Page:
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The Alpaca (Vicugna Pacos) is a species of South American camelid. They descended from the vicuña and is similar to, and often confused with, the llama. Alpacas are often noticeably smaller than llamas and their ears are pointy rather than curved. The two animals are closely related and can be cross-bred. Alpacas were bred for their wool which is similar to sheep's wool. This alpaca was living on a farm in Edgewood, Washington State, USA.

The European Starling (Sturnus vulgaris) is not native to North America but has become extremly common since its introduction to New York's Central Park in 1890. The original introduced flock of 60 birds has now spread throughout the continent. This starling was photographed in Edgewood, Washington State, USA.

The House Finch (Haemorhous mexicanus) is a year-round resident of North America and the Hawaiian Islands. Male coloration varies in intensity with availability of the berries and fruits in its diet. As a result, the colors range from pale straw-yellow through bright orange to deep red. Adult females have brown upperparts and streaked underparts. This male finch was photographed at Walnut Canyon Lakes in Flagstaff, Arizona, USA.

Zion Canyon and the Meandering Virgin River at Dusk Zion Canyon is a unique and different experience than the Grand Canyon. At Zion, you are standing at the bottom looking up where at the Grand Canyon you are at the top looking down. Zion Canyon is mostly made up of sedimentary rocks, bits and pieces of older rocks that have been deposited in layers after much weathering and erosion. These rock layers tell stories of an ancient ecosystem very different from what Zion looks like today. About 110 – 200 million years ago Zion and the Colorado Plateau were near sea level and were close to the equator. Since then they have been uplifted and eroded to form the scenery we see today. Zion Canyon has had a 10,000-year history of human habitation. Most of this history was not recorded and has been interpreted by archeologists and anthropologist from clues left behind. Archeologists have identified sites and artifacts from the Archaic, Anasazi, Fremont and Southern Paiute cultures. Mormon pioneers settled in the area and began farming in the 1850s. Today, the descendants of both the Paiute and Mormons still live in the area. On November 19, 1919 Zion Canyon was established as a national park. Like a lot of public land, the Zion area benefited from infrastructure work done during the Great Depression of the 1930’s by government sponsored organizations like the Civil Works Administration (CWA) and the Civilian Conservation Corps (CCC). During their nine years at Zion the CWA and CCC built trails, parking areas, campgrounds, buildings, fought fires and reduced flooding of the Virgin River. This view of the red rocks of Zion Canyon was photographed from the Emerald Pools Trail in Zion National Park near Springdale, Utah, USA. jeff goulden stock pictures, royalty-free photos & images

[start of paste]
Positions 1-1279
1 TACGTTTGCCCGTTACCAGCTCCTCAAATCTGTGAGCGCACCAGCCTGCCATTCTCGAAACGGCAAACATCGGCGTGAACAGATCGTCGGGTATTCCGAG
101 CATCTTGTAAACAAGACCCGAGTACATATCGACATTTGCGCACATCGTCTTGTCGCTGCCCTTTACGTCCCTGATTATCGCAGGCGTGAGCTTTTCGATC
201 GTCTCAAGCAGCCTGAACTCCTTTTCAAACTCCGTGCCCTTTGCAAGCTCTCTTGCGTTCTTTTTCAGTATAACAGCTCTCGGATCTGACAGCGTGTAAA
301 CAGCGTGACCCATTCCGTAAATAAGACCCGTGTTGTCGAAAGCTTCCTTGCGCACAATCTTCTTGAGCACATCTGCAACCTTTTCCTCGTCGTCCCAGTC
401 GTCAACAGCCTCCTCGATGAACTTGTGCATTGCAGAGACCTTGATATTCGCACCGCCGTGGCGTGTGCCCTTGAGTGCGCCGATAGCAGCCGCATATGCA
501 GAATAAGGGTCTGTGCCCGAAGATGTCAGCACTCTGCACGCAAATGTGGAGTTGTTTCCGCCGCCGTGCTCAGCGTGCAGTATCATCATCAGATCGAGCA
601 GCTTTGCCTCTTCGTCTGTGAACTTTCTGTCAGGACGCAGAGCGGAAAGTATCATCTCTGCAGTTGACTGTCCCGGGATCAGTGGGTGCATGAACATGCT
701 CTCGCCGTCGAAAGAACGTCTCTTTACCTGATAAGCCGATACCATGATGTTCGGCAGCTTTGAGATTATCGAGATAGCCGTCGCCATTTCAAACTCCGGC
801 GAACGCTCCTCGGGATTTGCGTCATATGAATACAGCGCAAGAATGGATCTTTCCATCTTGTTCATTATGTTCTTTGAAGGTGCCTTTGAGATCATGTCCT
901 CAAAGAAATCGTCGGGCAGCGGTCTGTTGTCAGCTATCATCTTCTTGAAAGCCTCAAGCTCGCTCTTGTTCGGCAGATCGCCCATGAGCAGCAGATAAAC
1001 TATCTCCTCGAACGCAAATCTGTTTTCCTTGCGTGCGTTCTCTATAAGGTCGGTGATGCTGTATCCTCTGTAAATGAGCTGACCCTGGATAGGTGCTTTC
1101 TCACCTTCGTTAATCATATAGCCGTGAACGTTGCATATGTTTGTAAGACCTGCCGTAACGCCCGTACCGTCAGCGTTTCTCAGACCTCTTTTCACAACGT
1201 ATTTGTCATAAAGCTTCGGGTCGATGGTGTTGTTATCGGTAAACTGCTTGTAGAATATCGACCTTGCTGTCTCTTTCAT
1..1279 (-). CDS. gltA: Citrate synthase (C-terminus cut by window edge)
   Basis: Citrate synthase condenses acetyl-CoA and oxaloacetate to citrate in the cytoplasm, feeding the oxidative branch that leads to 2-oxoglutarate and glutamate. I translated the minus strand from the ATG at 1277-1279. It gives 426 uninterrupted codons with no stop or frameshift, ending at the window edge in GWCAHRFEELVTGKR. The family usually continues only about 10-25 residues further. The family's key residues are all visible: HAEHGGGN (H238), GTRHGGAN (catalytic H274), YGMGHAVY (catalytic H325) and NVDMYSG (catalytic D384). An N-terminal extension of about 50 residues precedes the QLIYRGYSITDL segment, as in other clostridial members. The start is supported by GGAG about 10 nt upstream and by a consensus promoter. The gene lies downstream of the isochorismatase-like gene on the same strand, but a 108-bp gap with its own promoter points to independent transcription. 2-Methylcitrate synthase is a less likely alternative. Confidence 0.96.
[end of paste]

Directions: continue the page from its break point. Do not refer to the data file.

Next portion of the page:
Zion Canyon and the Meandering Virgin River at Dusk Zion Canyon is a unique and different experience than the Grand Canyon. At Zion, you are standing at the bottom looking up where at the Grand Canyon you are at the top looking down. Zion Canyon is mostly made up of sedimentary rocks, bits and pieces of older rocks that have been deposited in layers after much weathering and erosion. These rock layers tell stories of an ancient ecosystem very different from what Zion looks like today. About 110 – 200 million years ago Zion and the Colorado Plateau were near sea level and were close to the equator. Since then they have been uplifted and eroded to form the scenery we see today. Zion Canyon has had a 10,000-year history of human habitation. Most of this history was not recorded and has been interpreted by archeologists and anthropologist from clues left behind. Archeologists have identified sites and artifacts from the Archaic, Anasazi, Fremont and Southern Paiute cultures. Mormon pioneers settled in the area and began farming in the 1850s. Today, the descendants of both the Paiute and Mormons still live in the area. On November 19, 1919 Zion Canyon was established as a national park. Like a lot of public land, the Zion area benefited from infrastructure work done during the Great Depression of the 1930’s by government sponsored organizations like the Civil Works Administration (CWA) and the Civilian Conservation Corps (CCC). During their nine years at Zion the CWA and CCC built trails, parking areas, campgrounds, buildings, fought fires and reduced flooding of the Virgin River. This view of the red rocks of Zion Canyon was photographed from the Emerald Pools Trail in Zion National Park near Springdale, Utah, USA. jeff goulden stock pictures, royalty-free photos & images